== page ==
United Nations spokesman Martin Nesirky has been reported as saying that the mandate of the UN inspectors in Damascus investigating last weeks gas attacks is only to determine if chemical weapons were used; not who used them. Clearly, chemical weapons have been used and few doubt it but, while it is important that the evidence of such use is collected and examined, surely it would be equally important for the inspectors to gather evidence that might determine who had used these weapons. Apart from anything else, such evidence would be essential when prosecuting those responsible when they are captured and charged with war crimes – regardless of who they are.
One should also be reminded that the rebels had tried this false flag gas attack scenario before when they launched an attack using sarin gas against the Syrian town of Aleppo in March this year. They tried to blame the Syrian government for that as well even though some of the casualties were Syrian soldiers.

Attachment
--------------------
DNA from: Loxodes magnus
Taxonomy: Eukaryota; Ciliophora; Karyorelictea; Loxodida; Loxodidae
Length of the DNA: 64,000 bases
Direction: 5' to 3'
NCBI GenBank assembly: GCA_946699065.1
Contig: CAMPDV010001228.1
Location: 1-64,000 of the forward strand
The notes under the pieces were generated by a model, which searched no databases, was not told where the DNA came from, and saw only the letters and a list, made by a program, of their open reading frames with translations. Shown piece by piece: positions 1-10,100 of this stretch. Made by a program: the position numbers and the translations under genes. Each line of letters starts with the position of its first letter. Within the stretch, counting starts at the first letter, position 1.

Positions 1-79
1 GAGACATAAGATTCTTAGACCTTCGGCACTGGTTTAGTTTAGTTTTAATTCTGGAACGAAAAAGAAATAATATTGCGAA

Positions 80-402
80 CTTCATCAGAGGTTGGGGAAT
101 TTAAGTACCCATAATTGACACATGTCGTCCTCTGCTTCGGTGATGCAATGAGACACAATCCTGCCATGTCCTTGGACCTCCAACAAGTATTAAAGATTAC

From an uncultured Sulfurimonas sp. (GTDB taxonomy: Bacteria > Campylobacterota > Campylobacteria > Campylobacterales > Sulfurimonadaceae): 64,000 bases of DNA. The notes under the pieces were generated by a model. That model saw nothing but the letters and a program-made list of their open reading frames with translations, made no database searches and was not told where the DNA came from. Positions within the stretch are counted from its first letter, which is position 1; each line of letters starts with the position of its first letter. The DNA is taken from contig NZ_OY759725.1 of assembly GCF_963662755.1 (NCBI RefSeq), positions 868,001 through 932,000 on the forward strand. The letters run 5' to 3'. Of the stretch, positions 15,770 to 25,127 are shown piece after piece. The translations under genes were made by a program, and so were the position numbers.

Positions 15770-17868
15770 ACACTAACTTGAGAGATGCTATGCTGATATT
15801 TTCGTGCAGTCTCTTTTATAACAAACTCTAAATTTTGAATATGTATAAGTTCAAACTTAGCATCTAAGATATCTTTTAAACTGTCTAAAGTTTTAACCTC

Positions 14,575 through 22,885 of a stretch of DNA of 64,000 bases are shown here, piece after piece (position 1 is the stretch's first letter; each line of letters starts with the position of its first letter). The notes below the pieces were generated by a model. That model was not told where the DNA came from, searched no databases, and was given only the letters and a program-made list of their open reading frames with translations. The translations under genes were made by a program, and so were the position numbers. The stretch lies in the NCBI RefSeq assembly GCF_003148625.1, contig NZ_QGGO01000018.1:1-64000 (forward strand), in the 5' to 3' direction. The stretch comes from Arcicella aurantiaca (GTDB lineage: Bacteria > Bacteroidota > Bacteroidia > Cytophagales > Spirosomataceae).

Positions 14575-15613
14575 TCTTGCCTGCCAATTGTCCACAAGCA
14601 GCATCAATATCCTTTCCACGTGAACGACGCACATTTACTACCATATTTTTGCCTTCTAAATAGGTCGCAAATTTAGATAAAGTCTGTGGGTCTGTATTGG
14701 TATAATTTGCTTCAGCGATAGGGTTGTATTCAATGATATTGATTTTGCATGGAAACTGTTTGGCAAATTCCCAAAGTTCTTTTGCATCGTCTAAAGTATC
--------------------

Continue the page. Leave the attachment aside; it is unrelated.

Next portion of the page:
The US and their allies seem to have already made up their minds about who was responsible for the latest attack, despite mounting evidence to the contrary, and are awaiting only confirmation that chemical weapons were indeed used before launching an all-out attack against Syria.